Evolution is the process by which populations of organisms change over generations. Genetic variations underlie these changes. Genetic variations can arise from gene variants (often called mutations) or from a normal process in which genetic material is rearranged as a cell is getting ready to divide (known as genetic recombination). Genetic variations that alter gene activity or protein function can introduce different traits in an organism. If a trait is advantageous and helps the individual survive and reproduce, the genetic variation is more likely to be passed to the next generation (a process known as natural selection). Over time, as generations of individuals with the trait continue to reproduce, the advantageous trait becomes increasingly common in a population, making the population different than an ancestral one. Sometimes the population becomes so different that it is considered a new species.
Not all variants influence evolution. Only hereditary variants, which occur in egg or sperm cells, can be passed to future generations and potentially contribute to evolution. Some variants occur during a person’s lifetime in only some of the body’s cells and are not hereditary, so natural selection cannot play a role. Also, many genetic changes have no impact on the function of a gene or protein and are not helpful or harmful. In addition, the environment in which a population of organisms lives is integral to the selection of traits. Some differences introduced by variants may help an organism survive in one setting but not in another—for example, resistance to a certain bacteria is only advantageous if those bacteria is found in a particular location and harms those who live there.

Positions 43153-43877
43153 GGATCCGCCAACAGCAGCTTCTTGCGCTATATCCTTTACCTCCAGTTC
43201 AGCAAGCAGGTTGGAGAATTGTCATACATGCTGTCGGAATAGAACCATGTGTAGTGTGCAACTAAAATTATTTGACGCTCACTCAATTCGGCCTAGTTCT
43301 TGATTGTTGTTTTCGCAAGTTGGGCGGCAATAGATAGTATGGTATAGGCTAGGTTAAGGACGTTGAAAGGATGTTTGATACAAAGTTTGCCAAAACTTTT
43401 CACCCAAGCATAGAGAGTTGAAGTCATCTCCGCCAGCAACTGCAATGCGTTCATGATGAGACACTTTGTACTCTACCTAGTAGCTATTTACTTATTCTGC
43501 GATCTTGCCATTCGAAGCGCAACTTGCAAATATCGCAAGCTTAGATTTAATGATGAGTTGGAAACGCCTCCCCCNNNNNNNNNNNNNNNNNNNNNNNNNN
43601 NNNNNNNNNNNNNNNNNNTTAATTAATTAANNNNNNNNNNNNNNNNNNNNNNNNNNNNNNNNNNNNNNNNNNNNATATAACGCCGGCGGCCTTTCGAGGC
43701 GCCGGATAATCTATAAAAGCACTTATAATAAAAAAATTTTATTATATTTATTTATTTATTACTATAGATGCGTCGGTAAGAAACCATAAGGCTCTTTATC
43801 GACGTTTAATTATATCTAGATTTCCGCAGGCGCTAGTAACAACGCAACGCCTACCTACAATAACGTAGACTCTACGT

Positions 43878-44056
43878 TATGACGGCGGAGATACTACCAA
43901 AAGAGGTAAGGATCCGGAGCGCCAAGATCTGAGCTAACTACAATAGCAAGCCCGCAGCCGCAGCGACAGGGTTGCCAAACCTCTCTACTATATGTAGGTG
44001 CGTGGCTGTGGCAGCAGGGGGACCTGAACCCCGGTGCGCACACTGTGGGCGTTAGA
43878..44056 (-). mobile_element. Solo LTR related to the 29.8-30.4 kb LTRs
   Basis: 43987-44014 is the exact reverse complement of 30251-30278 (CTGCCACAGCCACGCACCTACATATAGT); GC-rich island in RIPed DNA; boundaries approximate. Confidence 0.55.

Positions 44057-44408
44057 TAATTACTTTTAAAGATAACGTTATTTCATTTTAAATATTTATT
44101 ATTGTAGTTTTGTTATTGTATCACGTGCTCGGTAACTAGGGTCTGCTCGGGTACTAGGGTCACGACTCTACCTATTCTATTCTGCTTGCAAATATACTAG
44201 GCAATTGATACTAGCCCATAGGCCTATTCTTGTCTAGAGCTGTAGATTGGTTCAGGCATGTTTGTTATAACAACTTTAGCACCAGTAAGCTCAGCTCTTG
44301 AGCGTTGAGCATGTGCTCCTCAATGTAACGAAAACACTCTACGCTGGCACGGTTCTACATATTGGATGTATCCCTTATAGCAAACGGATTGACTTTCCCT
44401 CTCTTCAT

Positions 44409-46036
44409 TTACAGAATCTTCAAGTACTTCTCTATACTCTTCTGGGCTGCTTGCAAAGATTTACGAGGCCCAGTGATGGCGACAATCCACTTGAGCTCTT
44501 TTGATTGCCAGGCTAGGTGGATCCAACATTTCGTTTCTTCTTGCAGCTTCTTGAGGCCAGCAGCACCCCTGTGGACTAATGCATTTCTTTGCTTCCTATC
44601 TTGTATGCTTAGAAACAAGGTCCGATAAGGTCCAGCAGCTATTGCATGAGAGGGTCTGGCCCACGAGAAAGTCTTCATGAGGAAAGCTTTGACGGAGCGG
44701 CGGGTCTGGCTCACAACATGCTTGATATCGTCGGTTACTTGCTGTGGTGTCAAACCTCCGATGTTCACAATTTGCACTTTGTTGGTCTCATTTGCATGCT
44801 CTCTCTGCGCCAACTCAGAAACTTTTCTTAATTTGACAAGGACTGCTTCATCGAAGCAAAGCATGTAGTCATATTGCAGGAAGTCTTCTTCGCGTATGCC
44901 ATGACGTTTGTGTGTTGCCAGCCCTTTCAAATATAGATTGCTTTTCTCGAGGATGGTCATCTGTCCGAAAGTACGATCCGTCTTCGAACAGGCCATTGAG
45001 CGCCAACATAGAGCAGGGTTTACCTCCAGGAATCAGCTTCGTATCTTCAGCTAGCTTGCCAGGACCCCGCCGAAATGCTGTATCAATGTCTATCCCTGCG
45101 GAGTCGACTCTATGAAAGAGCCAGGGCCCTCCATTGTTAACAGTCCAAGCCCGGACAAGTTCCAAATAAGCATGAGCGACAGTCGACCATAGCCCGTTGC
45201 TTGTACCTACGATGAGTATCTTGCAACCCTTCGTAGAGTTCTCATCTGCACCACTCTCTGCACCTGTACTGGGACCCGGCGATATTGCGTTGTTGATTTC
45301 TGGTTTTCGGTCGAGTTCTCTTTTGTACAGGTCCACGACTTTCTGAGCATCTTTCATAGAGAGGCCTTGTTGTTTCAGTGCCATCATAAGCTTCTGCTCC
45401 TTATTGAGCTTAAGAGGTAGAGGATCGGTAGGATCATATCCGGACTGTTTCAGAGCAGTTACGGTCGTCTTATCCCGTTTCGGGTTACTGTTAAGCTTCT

So why do some harmful traits, like genetic diseases, persist in populations instead of being removed by natural selection? There are several possible explanations, but in many cases, the answer is not clear. For some conditions, such as the neurological condition Huntington disease, signs and symptoms occur later in life, typically after a person has children, so the gene variant can be passed on despite being harmful. For other harmful traits, a phenomenon called reduced penetrance, in which some individuals with a disease-associated variant do not show signs and symptoms of the condition, can also allow harmful genetic variations to be passed to future generations. For some conditions, having one altered copy of a gene in each cell is advantageous, while having two altered copies causes disease. The best-studied example of this phenomenon is sickle cell disease: Having two altered copies of the HBB gene in each cell results in the disease, but having only one copy provides some resistance to malaria. This disease resistance helps explain why the variants that cause sickle cell disease are still found in many populations, especially in areas where malaria is prevalent.
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